“It was a very traumatising experience for me; I was weighing 70 kg, lost weight to 34 kg. I got paralysis on one side of my body and that’s when I sort for further treatment in a public Hospital in Thika, where TB was discovered. I never knew TB could affect my reproductive organ,” Maina confesses.


He has since fully recovered and has been carrying his normal duties without any hitch.

“I’m glad now I’m healed and I can perform my normal duties, in fact we conceived a baby after the sickness,” Maina says.

Generally any type of TB is spread when a person with TB coughs, sneezes, speaks or sings, the bacteria is released in the air without covering the mouth with a handkerchief or fingers.

A person nearby may breath in the bacteria. The bacteria, Mycobacterium tuberculosis, the bacillus that causes tuberculosis (TB), and then enters the lungs of the second person, where it may develop TB.

It can also spread to other parts of the body such as the brain; here it is referred to as, Extra pulmonary TB. In very rare cases the TB germ can spread through raw uncooked milk. If the milk is contaminated with the germ a person who drinks it may get infected and develop TB of the intestines.

TB of the lungs may cause symptoms such as, a bad cough that lasts three weeks or longer, pain in the chest and coughing up blood. Other symptoms of TB disease are weakness or fatigue, weight loss or appetite, chills, fever, sweating at night and headache.

Extra pulmonary TB can commonly be diagnosed by collecting either fluid from a swelling and lymph node biopsies.

Dr Evans Amukoye, TB Researcher KEMRI, says Extra Pulmonary TB is tricky to diagnose by many medical practitioners operating at community level.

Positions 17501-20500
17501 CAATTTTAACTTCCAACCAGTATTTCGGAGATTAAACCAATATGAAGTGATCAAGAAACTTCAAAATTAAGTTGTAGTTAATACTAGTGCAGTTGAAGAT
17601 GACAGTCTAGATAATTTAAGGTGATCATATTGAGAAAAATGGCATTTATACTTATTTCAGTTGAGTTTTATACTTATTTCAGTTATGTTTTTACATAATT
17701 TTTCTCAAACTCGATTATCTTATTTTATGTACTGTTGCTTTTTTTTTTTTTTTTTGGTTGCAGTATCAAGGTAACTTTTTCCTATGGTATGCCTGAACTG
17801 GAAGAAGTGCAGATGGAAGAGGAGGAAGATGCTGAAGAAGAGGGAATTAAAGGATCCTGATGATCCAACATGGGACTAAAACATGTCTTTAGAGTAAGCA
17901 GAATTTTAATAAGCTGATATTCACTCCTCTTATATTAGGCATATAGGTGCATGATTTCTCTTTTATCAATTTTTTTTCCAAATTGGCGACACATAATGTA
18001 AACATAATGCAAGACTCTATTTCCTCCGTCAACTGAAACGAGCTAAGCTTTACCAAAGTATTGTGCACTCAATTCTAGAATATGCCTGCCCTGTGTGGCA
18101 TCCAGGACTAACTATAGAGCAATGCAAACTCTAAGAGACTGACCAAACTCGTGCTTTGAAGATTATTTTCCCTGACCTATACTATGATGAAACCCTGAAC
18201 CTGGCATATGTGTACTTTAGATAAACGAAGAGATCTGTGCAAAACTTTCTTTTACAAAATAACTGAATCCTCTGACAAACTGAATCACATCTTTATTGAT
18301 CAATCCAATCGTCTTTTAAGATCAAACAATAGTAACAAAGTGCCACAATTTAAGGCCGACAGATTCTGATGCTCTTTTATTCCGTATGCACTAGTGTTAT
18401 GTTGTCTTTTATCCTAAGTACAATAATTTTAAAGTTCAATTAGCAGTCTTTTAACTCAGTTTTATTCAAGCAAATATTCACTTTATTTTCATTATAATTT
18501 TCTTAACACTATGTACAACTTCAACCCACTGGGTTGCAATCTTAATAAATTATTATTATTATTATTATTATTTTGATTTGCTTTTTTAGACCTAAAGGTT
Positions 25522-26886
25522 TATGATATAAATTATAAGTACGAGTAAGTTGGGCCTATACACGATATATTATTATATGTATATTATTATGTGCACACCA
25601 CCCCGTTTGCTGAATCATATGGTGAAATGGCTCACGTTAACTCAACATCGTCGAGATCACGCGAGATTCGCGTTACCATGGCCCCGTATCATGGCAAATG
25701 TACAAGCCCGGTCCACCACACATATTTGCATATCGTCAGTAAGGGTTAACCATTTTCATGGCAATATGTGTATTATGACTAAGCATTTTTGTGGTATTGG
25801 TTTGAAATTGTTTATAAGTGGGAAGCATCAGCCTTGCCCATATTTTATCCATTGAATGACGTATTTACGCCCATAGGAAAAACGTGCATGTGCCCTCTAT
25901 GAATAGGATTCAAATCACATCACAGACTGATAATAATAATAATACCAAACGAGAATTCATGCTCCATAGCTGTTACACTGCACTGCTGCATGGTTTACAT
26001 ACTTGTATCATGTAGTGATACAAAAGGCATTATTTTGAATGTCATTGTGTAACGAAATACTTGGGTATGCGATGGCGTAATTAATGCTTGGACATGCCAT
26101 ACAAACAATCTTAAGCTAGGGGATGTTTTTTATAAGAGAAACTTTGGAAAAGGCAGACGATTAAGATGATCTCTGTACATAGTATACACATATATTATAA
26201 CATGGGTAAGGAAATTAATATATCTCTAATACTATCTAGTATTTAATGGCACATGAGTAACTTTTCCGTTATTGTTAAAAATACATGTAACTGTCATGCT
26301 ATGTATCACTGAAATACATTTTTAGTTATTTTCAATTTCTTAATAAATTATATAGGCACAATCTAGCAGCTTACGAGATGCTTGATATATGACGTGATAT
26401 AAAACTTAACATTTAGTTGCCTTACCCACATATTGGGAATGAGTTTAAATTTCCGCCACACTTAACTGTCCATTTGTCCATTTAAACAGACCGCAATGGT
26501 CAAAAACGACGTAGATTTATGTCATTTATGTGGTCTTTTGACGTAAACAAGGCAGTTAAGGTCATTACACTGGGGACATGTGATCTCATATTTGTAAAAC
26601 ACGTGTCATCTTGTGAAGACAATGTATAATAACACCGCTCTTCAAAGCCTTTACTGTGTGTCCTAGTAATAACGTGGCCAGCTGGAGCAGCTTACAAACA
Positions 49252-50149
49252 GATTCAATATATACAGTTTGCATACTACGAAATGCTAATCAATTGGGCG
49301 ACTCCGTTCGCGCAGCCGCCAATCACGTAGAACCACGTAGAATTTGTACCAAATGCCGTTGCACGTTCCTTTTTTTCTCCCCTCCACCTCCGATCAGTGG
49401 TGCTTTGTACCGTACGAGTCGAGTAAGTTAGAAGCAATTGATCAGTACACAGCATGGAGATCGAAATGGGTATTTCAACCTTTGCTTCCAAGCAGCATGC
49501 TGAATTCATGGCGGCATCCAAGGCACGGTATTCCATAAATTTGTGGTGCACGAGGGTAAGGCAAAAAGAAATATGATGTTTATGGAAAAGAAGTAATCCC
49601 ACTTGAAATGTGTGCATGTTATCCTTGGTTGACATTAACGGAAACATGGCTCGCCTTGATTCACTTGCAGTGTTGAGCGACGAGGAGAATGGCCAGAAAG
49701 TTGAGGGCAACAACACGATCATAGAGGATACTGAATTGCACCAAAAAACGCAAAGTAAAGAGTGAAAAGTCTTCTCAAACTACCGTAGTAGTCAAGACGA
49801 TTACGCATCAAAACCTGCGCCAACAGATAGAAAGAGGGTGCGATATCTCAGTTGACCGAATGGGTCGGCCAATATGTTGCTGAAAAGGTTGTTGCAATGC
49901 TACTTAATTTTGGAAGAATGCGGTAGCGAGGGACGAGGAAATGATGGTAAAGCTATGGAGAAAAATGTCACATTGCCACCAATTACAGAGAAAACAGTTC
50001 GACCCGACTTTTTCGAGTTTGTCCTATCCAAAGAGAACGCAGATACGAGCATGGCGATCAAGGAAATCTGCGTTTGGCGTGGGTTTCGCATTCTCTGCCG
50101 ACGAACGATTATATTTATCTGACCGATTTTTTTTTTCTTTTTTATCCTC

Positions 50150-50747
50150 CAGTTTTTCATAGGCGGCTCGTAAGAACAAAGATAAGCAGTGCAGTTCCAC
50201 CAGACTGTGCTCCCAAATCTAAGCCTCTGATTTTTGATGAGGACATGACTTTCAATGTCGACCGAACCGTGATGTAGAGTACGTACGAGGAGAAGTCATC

‘’The catabolic nature of TB makes it to be confused for pneumonia and other common diseases. Patients must seek proper medical services in recognised health facilities whenever they fall sick, some clinics lack well trained personnel and will always diagnose diseases in their own way without following the medical procedures,’’ Dr Amukoye says.


According to WHO, globally by 2012, the TB mortality rate had been reduced by 45 per cent since 1990. In 2011, it was estimated that 12 million people had TB. Africa is the continent where TB is most common.

In Africa one out of every 4,000 people die due to TB. Almost one million people died from TB globally in 2012. It is reported 9,500 Kenyans died of TB in 2012.

Mombasa, Nairobi and Homa Bay counties have the highest levels of TB with more than 400 cases per every 100,000 people. Makueni County has the lowest levels of TB with just 52 cases per 100,000 people – the same level as in Europe. Two out of every five people (or 41 per cent) who have active TB are also living with HIV.

Dr Ongaro attributes the high number of TB cases in Nairobi, to increased informal settlements which have very large populations living in very deplorable conditions.

The TB experts lists the most vulnerable as the elderly, people living with HIV, children under five years, smokers and people living with Diabetes condition.

”Immune systems of these people are generally weak and therefore they are prone to many infections including TB,’’ Dr Ongaro says.

Extra Pulmonary TB can be prevented by early diagnosis and treatment. TB should be treated early in order to prevent deterioration of the disease and spread of the infection.

Patients with active pulmonary tuberculosis can attend any government chest clinic for treatment.

The World TB Day is marked every March 24, and the theme was: “Reach the 3 million.”


This article was originally published in the Reject Issue 97 .